Tim Keller says somewhere that his advice for rookie pastors wanting to gain early experience to prepare and equip them for the long term is to consider being a ‘country parson’. In other words, he advises ministers to seek work in churches that are out in the country, in places deep in the sticks, somewhere where there’s no Starbucks. Among the reasons Keller gives for this counterintuitive counsel is that having to work in rural (often small) churches will expose ministers to the full spectrum of ministry tasks and skills (fund-raising, counselling in various settings, visiting and spending time with a vast spectrum of people, speaking in very diverse contexts, training most if not all the lay volunteers, etc, etc) which would tend not to be the case in more urban, often larger churches. Having been in a semi-rural parish for the past 4 years, Keller’s argument resonates with me and in the past few days, another reason has vividly been presented to me. I was recently visiting a parishioner who’s only just started coming to church. At the end of a very cordial visit, I was presented with among other things, the incredibly sized goodies pictured below (The smaller ones are supermarket bought). When was the last time you saw anything like this at your local grocers? Well know ye today that being in a rural parish vastly reduces thy shopping bill and affords thee wholesome goods that make thy taste buds tingle. Also, young pastors should not turn up their noses at such places!
Monday, 24 November 2014
Saturday, 22 November 2014
With great thanks to the brilliant C.S. Lewis...
Wednesday, 19 November 2014
SOME GO TO CHURCH
Some go to church just for a walk,
Some go to stare and laugh and talk,
Some go there to meet a friend,
Some their idle time to spend,
Some for general observation,
Some for private speculation,
Some to seek or find a lover,
Some a courtship to discover,
Some go there to use their eyes,
And newest fashions criticise,
Some to show their own smart dress,
Some their neighbours to assess;
Some to scan a robe or bonnet,
Some to price the trimming on it,
Some to learn the latest news,
That friends at home they may amuse,
Some to gossip false and true,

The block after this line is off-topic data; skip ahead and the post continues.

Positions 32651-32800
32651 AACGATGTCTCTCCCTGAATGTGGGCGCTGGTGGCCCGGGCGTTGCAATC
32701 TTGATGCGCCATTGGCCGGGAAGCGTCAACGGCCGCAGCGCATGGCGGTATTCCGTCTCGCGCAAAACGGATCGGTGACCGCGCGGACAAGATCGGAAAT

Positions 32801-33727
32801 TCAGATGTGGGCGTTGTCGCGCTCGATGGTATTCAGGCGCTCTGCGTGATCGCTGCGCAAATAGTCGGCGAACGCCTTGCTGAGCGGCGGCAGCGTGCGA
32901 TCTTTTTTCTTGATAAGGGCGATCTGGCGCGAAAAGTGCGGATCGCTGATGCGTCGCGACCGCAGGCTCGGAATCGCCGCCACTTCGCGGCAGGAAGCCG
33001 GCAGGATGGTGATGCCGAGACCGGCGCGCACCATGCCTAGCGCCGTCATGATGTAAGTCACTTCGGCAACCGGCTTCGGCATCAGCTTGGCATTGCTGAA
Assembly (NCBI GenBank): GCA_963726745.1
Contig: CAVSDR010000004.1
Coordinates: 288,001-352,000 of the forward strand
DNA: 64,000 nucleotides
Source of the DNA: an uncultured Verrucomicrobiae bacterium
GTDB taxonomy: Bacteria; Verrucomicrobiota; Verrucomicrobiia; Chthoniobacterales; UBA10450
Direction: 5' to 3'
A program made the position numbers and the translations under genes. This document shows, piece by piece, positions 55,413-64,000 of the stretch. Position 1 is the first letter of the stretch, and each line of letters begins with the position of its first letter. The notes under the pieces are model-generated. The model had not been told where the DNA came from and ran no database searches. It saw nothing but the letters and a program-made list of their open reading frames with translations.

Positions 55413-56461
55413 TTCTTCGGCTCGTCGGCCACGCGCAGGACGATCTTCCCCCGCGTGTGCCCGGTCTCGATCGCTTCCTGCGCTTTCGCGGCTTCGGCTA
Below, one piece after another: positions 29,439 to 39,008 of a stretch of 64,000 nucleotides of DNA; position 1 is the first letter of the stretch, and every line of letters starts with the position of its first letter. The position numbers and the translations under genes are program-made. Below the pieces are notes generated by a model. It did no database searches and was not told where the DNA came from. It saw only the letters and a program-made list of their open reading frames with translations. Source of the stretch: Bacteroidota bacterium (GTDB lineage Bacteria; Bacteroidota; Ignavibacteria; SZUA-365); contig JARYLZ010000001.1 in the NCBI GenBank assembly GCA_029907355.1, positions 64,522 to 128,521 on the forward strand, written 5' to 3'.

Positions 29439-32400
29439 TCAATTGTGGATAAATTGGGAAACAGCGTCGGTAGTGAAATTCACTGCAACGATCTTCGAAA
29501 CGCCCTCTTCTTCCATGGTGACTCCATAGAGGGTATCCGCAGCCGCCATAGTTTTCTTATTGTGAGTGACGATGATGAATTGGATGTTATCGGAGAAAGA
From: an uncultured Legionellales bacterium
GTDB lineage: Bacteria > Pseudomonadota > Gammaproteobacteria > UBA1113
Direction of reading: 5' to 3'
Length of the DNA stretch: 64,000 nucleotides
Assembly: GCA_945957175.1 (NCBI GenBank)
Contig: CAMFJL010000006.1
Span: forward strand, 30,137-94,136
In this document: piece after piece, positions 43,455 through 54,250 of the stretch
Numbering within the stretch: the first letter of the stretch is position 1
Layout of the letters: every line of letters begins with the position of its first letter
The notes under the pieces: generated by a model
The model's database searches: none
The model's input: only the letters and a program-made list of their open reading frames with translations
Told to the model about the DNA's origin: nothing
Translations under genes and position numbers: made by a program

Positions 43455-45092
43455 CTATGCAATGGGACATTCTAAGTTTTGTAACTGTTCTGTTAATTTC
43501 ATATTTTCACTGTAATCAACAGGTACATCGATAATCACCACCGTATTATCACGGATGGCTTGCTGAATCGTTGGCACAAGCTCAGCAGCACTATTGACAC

Safe within the sheltering pew,
Some go there to please the squire,
Some his daughter to admire,
Some the parson go to fawn,
Some to lounge and some to yawn,
Some to claim the parish doles,
Some for bread and some for coals,
Some because it's thought genteel,
Some to vaunt their pious zeal,
Some to show how sweet they sing,
Some how loud their voices ring,
Some the preacher go to hear,
His style of voice to praise or jeer,
Some their sins to vanish o'er,
Some to sit and doze and nod,
But few to kneel and worship God.
Why do you go to church?
Tuesday, 18 November 2014
We want HIM! I should refuse heaven if Christ were not there. Take Christ away from heaven and it is but a poor, unheartsome, dark, waste dwelling. Heaven without Christ would look like the direful Land of Death. Ah, saith Christ, your joy must full, John 14:3, then I will come again and receive you to myself, that where I am, there you may be also. I confess, mansions are but as places of briars and thorns without Christ. I want heaven in order to have Christ, not Christ in order to have heaven.
— Samuel Rutherford, Christ dying and drawing sinners to Himself
Friday, 14 November 2014
Monday, 10 November 2014
That's the conclusion of recent research cited by the Washington Post. Here is one of the key paragraphs:
For men, fathers of one child and those without children similarly throughout much of their careers. But men with two or more kids were more productive than both groups. The effect for women was even more dramatic. Using their own method for analyzing research publications, the authors found that within the first five or so years of their career, women who never have children substantially underperform those who do. (The difference in productivity between women with one child and those with no children is more muted using a different ranking for research. But in both cases, mothers with at least two children perform the best.)
One of the reasons given by the Washington Post for such surprising data is that mums with multiple children tend to be hyper-organized. Whilst agreeing with this, pastor-theologian Peter Leithart adds another important factor - the effect parenting has on settling people:
The research may be “counterintuitive,” but anyone with kids knows it’s accurate. Like marriage, parenthood focuses attention and forces efficiency in time management. Probably more importantly, parenthood, like marriage, settles, and no one is less productive than the unsettled.
That intiuitively makes sense to me and as we are expecting the third kipling I'm off to share this with the lovely Mrs K.